Saturday, December 07, 2013

HILD






Hild, Nicola Griffith, Farrar Straus and Giroux, 2013, 536 pp



I have spent the last four days in seventh century Britain so fully engrossed in its brutal and beautiful world that sitting down at my computer feels like I have come back to the future.

Saint Hilda of Whitby, daughter of a Northumbrian prince, grew up to become an Abbess, a trainer of bishops for the growing Christian church in Britain, and a consultant to kings and princes, but except for a brief mention in The Ecclesiastical History of the English People by Bede, aka the Father of English History, the details of her early life are scant.

Nicola Griffith, award-winning author of science fiction and mystery novels, grew up in Yorkshire, on the coast of Great Britain, formerly part of Northumbria. In 2008 she set out to write a historical novel based there. She now lives in Seattle but says, "I'm the product of two thousand years of history." She has been visiting Whitby at least once a year for about 30 years and researching the time period corresponding to Hild's first twenty years for over a decade. The result is her fictional creation of what might have been the young life of Hild.

Like many dedicated readers of fiction, I have long been fascinated by the legend of King Arthur. It wasn't until I read The Mists of Avalon in 1988 that I realized what I wanted to know about was the transition from the old pagan mysteries to the Roman religion based on Jesus Christ. At least in the Western world, it was an insidious transformation from a more balanced male/female culture to the partriarchal template under which we still live.

Hild, who lived a century after Arthur, was born a "pagan" under the Anglo-Saxon deity Woden yet became a Christian saint. Her mother called her "the light of the world." In Nicola Griffith's imagination she becomes a girl of preternatural intelligence, strong willed, observant, able to see the patterns in natural life and in human relations both personal and political.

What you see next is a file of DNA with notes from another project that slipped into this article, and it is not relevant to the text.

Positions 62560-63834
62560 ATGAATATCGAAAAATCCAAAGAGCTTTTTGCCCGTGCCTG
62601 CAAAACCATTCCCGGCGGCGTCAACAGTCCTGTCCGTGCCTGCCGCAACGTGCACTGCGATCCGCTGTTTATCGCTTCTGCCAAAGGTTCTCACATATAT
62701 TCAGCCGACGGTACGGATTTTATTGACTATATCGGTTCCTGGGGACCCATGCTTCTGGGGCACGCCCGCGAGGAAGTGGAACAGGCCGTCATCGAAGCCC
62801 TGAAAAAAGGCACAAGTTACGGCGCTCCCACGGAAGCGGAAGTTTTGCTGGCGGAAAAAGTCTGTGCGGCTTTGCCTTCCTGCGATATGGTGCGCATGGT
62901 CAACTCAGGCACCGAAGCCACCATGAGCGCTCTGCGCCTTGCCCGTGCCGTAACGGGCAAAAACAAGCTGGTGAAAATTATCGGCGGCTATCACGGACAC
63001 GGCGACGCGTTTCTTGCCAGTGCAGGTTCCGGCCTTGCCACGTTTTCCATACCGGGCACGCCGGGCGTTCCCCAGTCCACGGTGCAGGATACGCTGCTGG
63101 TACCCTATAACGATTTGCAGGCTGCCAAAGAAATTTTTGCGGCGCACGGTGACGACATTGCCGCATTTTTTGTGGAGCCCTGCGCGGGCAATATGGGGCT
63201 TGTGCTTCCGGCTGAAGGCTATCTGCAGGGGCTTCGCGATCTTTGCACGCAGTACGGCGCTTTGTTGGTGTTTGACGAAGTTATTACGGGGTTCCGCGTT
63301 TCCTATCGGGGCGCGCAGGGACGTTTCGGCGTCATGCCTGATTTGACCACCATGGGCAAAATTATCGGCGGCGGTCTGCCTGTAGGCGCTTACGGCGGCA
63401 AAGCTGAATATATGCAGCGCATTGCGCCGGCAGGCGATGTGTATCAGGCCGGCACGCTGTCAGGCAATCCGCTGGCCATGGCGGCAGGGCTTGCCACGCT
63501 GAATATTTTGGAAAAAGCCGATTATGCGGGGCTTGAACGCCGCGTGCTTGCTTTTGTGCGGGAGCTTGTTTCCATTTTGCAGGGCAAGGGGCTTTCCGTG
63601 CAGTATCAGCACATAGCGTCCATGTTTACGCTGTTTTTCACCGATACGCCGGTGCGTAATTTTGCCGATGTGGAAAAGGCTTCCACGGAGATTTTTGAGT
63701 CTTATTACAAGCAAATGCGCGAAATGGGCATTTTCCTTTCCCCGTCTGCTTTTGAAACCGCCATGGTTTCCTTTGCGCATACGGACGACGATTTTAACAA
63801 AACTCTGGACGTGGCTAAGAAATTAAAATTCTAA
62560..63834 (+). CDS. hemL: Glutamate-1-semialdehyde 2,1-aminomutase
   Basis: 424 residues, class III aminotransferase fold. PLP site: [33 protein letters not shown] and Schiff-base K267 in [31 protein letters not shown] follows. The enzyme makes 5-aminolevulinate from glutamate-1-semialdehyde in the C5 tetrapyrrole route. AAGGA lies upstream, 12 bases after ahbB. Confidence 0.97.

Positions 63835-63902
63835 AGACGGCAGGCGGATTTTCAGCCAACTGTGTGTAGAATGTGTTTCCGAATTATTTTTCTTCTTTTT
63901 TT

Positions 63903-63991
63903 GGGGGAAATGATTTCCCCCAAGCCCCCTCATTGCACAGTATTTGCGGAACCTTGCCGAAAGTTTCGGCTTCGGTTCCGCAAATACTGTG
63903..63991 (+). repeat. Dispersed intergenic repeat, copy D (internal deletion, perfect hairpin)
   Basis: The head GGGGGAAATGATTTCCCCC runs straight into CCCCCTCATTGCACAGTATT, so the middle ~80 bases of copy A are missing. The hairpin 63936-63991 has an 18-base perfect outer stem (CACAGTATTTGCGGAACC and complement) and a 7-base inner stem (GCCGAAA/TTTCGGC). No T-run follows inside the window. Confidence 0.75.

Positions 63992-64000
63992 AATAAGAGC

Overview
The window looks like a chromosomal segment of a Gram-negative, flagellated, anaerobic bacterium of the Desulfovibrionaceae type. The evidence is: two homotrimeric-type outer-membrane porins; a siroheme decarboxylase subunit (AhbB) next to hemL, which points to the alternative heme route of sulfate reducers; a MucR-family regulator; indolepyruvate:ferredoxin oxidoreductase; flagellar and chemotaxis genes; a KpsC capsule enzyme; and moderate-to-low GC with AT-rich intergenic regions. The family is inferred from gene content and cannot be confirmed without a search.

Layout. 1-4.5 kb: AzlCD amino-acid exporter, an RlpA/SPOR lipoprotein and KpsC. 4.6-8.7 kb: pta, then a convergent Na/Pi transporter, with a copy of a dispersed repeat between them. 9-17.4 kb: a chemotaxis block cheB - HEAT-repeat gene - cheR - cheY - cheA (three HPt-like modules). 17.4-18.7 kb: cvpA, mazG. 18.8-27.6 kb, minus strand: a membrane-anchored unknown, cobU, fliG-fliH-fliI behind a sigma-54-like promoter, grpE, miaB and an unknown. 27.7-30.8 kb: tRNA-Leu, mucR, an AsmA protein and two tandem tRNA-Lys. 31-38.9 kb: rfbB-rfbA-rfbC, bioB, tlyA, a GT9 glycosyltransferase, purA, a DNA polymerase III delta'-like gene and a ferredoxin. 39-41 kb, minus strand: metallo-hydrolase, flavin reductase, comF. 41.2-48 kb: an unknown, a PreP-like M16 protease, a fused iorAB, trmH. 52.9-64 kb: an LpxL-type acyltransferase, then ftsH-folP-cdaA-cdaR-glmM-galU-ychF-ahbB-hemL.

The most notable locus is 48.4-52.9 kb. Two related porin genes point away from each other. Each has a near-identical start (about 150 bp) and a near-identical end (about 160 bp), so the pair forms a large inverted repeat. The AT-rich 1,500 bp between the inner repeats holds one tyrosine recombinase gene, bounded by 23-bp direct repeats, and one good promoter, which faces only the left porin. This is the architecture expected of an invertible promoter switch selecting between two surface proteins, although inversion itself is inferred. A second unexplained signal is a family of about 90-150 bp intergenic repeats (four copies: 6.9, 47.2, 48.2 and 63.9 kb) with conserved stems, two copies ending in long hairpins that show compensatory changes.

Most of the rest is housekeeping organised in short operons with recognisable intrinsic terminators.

She is one of those characters balanced on the bleeding edge between the male and female principles, between knowledge and intuition. She learns to read, she is brave, knows how to wield a knife, and does not shrink from violence. Yet she loves both men and women with a full heart. She is pushed into the role of the King's seer by her wily and ambitious mother and uses that position to keep those she loves safe in a treacherous and bloodthirsty world.

How could I not become completely entangled with her fate? She holds her own amongst many of my favorite heroes and heroines: from Ayla of Clan of the Cave Bear to Morgaine of The Mists of Avalon to Thomas Cromwell of Wolf Hall to Killashandra Ree of The Crystal Singer Trilogy and many more.

A word to the skeptical: The book is long. It moves at the pace of Medieval life, with the seasons and long periods of daily drudgery broken by feasting and sudden outbursts of war. It vacillates between the contemplative inner life of Hild and her feats of strength. Like most courts in these locations, they move from place to place on a regular basis and these locations, as well as the characters, are named in the Old English style, which can become confusing. A list of characters, a glossary and old maps are helpful.

But as expected from a speculative fiction writer, Nicola Griffith is a master of world building and she employs her vast research only in service of the story. Her writing is poetic and tuneful, like lyrics to a song. Either one likes this sort of thing or one doesn't and the author does not hold your hand. You must work for your reading pleasure just as the characters must work everyday to ensure their survival, but it is all leavened with wry humor, sex, and plenty of beer and mead.


(Hild is available in hardcover by order from Once Upon A Time Bookstore.)

3 comments:

  1. This sounds VERY good....thanks for sharing.

    Going to check it out.

    ENJOY your week.

    Stopping by from Carole's Books You Loved December/January Edition. I am in the list as #33. My book entry is below.

    Elizabeth
    Silver's Reviews
    My Book Entry

    If you get a chance, also stop by this fun post: What Would You Give Your Book Character For Christmas?

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  2. Did you say KILLASHANDRA REE!? One of my very favorite McCaffery characters! I've had this on my list for awhile... I think I'm number 20 (on 25 copies) on the hold list at the library.

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    1. I did say Killashandra Ree. Unquestionably my very favorite McCaffrey character! I can't wait to hear your thoughts on Hild.

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